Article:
New York, Chicago and Washington, D.C. has ‘em, so what’s holding Portland back from getting a bike share program? The Oregonian reports that Portland Bureau of Transportation has pushed development back to 2015, six years after the initial proposal for a bike-sharing system in the city.
PBOT has already tapped Portland-based Alta Bicycle Share, Inc. to put 750 bikes and 75 stations in place. When the company’s supplier went bankrupt in January, Alta forged a new relationship with 8D Technologies to install its bike share systems. PBOT has the money and the sponsors for the $4 million program, but wants to observe in other cities before deciding if it’s a good fit for the city.
For being America’s Bike Capital, Portland hasn’t had a rosy history with bike share programs, at least not in the 90s. The United Community Action Network started the Yellow Bike Project in 1995 by placing 1,000 painted yellow bikes around the city, similar to community bicycles in Amsterdam. Volunteers were expected to pick up bikes that required repairs, but quickly the demand for maintenance was too high. Bikes were abandoned all over the city.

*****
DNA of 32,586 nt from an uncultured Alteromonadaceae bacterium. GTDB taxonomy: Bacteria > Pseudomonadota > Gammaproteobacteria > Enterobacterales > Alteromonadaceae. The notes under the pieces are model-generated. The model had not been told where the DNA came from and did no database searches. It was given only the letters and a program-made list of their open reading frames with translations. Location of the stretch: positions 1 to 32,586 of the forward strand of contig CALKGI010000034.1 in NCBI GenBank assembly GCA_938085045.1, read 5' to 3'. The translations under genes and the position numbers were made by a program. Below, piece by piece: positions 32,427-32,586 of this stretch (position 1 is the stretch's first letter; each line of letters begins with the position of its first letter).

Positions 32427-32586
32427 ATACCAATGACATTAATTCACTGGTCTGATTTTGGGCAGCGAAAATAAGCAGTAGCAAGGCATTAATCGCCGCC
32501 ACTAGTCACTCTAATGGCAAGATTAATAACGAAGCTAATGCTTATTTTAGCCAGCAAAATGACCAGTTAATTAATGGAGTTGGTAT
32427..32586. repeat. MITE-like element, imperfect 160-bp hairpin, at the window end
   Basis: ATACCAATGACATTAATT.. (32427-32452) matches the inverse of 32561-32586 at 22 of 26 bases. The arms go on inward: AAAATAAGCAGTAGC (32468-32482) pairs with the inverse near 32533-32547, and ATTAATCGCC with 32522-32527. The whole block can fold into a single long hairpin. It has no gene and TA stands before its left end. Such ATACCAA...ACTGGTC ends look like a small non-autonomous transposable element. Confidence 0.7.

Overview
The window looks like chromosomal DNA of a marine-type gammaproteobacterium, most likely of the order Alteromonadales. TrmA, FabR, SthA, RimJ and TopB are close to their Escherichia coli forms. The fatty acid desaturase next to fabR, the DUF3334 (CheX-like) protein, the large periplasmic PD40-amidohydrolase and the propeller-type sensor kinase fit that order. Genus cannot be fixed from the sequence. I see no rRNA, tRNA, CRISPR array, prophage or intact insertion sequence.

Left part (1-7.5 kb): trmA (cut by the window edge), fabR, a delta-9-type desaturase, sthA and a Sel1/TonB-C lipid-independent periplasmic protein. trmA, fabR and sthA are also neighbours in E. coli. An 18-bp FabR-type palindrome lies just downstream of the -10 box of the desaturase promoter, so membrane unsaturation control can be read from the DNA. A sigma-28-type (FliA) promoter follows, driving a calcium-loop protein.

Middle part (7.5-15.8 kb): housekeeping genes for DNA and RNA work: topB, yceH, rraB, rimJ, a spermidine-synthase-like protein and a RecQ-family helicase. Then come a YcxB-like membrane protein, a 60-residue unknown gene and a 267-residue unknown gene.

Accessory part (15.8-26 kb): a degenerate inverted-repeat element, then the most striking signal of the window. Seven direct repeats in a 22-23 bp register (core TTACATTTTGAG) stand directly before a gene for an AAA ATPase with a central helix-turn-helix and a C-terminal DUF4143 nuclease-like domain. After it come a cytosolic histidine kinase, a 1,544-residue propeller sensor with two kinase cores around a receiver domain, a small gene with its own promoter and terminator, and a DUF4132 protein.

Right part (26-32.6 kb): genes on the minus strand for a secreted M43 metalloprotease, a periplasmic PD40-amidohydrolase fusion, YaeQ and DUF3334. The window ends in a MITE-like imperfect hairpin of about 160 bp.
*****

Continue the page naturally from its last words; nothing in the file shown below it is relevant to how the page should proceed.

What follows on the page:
“They’re not the kind of bikes you steal. They’re rescued from a junk pile,” former cyclist group leader Rex Burkholder said in a news article in 1997. “The idea was to get them out and give them a few more months of life before they head to the dumpster.”
The Community Cycling Center took over the project in 1997 because it didn’t work. The center instead adopted the bikes into Create a Commuter program for low-income adults in 2000, which still exists today.
Hopefully next year the wait for Portland’s bike share will finally be over and the bikeless and the tourists can get in the bike lanes.